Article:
Recently, I was chatting with the counselor with whom I work about the statewide assessment for our English Language Learners which requires the use of writing samples in order to evaluate the students’ progress toward understanding how to speak, read, write, and listen to English. The state requires the writing samples across all the content areas; therefore, teachers are required to submit a writing sample for math. As we begin to discuss the elements of what is needed to create samples that meet the state guidelines, my counselor says the hardest samples to collect are in mathematics because “how much can you write about math?”
Needless to say, I was flabbergasted! But, I understood her perspective; it’s one that I have heard many times before. I decided to take the opportunity to tell her about the power that writing in math holds and to explain why it is hard for students to produce writing samples of substance when they write for this assessment– ACCESS! Most students have not been exposed to consistent opportunities to write in mathematics. Often, they see math as a subject of numbers, not a subject of rich communication and discussion. They simply have not had the opportunity to see math connected to the work they do in language arts. Implementing math journaling is one way to emphasize this connection and help students develop the tools necessary to become powerful thinkers and communicators of mathematics.
I’ll admit, I did not become a believer in the power of math journals until I was finishing my Master’s degree. I was in my third year of teaching. I was teaching seventh-grade math at a school where the students came from diverse backgrounds and many of whom needed a lot of support. At the time, I was very interested in assessment in mathematics and how to evaluate what students’ gleaned from my lessons using more than just the traditional test or quiz. As I began to investigate these resources, I find a plethora of assessment tools that I had never considered. To aid in my understanding of how to use the tools, I began experimenting with them in the classroom. At the time, I really felt empowered by what I read about writing in math, so I started a math journal with the students.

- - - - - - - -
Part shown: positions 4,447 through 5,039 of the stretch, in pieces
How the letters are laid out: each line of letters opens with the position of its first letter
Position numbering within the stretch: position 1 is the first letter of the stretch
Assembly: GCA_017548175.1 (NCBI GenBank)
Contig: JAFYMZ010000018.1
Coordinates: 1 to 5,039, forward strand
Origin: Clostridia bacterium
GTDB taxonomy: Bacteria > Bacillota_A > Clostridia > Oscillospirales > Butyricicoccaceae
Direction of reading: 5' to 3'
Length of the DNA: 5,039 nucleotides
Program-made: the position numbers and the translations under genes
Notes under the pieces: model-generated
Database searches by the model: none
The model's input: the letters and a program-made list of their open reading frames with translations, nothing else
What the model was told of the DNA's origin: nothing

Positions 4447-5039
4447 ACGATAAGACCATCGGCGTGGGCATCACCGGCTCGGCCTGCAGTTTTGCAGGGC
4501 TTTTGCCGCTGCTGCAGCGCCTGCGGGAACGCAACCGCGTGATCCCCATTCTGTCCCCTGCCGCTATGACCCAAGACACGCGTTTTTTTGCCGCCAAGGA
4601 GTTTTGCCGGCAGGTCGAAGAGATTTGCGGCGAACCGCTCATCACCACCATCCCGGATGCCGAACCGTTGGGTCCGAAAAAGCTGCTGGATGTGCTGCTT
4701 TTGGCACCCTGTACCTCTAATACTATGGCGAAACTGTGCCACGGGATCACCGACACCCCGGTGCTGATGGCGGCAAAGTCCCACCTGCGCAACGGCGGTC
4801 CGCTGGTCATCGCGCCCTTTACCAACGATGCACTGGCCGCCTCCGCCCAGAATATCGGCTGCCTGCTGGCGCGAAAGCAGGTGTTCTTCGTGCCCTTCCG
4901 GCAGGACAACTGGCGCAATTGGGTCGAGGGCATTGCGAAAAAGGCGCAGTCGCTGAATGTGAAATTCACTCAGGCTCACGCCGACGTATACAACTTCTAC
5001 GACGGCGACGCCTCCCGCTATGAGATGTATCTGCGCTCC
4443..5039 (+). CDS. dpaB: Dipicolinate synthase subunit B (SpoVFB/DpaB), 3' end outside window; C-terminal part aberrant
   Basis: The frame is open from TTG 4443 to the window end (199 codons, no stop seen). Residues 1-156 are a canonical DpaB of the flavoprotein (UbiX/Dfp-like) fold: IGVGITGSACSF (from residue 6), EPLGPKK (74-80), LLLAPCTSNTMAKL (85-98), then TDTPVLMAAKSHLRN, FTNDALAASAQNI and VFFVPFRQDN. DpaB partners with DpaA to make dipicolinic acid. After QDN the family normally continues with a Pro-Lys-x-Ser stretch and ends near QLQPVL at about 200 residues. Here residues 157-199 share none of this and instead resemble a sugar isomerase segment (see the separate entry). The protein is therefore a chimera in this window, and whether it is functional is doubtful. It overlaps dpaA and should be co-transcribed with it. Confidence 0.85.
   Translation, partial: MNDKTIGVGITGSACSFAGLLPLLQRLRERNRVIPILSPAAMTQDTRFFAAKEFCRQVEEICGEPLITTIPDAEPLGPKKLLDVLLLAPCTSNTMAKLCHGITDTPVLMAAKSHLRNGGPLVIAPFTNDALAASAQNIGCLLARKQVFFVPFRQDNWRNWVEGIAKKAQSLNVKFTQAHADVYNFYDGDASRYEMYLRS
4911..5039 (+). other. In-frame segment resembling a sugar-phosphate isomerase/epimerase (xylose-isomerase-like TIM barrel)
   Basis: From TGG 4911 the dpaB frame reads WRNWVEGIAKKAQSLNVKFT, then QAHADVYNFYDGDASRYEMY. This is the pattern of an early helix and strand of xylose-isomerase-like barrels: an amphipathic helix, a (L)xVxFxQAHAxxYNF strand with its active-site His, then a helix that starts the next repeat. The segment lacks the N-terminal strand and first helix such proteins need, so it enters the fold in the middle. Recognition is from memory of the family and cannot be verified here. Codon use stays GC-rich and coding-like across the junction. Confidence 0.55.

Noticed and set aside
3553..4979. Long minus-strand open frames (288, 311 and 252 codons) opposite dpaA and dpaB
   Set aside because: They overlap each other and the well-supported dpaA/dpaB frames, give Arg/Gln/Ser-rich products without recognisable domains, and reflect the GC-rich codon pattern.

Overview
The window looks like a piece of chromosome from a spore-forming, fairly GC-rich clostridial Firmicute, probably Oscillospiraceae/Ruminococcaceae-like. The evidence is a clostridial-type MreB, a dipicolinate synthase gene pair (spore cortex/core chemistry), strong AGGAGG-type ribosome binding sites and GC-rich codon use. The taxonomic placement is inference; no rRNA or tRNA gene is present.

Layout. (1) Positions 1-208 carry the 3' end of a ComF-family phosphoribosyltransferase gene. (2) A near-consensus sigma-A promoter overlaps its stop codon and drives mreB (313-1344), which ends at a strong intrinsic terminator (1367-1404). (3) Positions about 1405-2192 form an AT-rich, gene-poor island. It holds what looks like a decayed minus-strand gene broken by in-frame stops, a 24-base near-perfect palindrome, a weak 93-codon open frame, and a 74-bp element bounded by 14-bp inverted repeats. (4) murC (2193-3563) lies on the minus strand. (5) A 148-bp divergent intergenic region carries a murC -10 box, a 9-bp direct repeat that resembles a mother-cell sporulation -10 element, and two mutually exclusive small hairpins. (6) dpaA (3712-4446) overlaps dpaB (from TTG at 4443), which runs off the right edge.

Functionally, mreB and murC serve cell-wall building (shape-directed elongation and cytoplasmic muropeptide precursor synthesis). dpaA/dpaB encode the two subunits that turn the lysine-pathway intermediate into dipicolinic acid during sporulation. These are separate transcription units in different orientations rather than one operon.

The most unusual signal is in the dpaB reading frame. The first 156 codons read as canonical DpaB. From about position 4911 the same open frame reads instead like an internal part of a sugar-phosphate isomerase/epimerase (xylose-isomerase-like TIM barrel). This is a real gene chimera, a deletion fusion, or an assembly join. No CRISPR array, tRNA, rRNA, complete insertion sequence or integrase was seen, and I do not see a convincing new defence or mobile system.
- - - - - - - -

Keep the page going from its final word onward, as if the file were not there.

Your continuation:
I found a wonderful website that offered performance assessment tasks that were aligned to my state standards, so I selected one, gave the directions, and watched my students go. As one can imagine, the responses I received were poor at best and indicated a low-level of understanding. However, this is where my real experimentation began. I didn’t give up; we discussed the responses, I gave samples of the best ones, and I offered feedback on how to make them better. We did this several times throughout the year and, low and behold, the writing got better each and every time. By the end of the year, the responses were much more detailed and gave a more complex view of where each student resided in the learning process.
Each year after that, I continued to fine-tune how I used math journals. We regularly connected our work to the rubric that I used to grade student responses and I referred to the rubric often. After the first few writing assignments each year, I even asked for volunteers to allow their work to be critiqued in front of the class. Scary right? Maybe initially; however, once the students saw what great feedback they received, all of the students wanted a critique. That was a powerful moment!
Writing about math and developing the ability to communicate mathematically gave me the most in-depth look at what my students knew and understood about mathematics. Even though it takes some time for students to understand the task and expectations for writing in their math journal, these responses became more valuable than any traditional test or quiz ever could because the written response gave me a glimpse inside the students’ heads.
So, to answer the question, “How much can students write about math?” Simply stated– a lot. While initial responses will be weak and lack a depth of understanding, with time and opportunities to understand how to expand their ideas, students who started with a three-sentence response will expand their thoughts to a whole page. Imagine what we could learn about a student’s thinking from that!
If you’ve been a reader of this blog for any length of time, you know that I am passionate about writing in math. Here are some resources and tools for getting started with using math journals in the classroom.
A. Read this post about combining an engaging assessment strategy with a writing task.
B. Grab my “Getting Started with Math Journals: Rubric and Resource Guide” in my Teachers Pay Teachers Store.
Sound Off! What strategies do you use to get your students writing in math? Respond in the comments section below.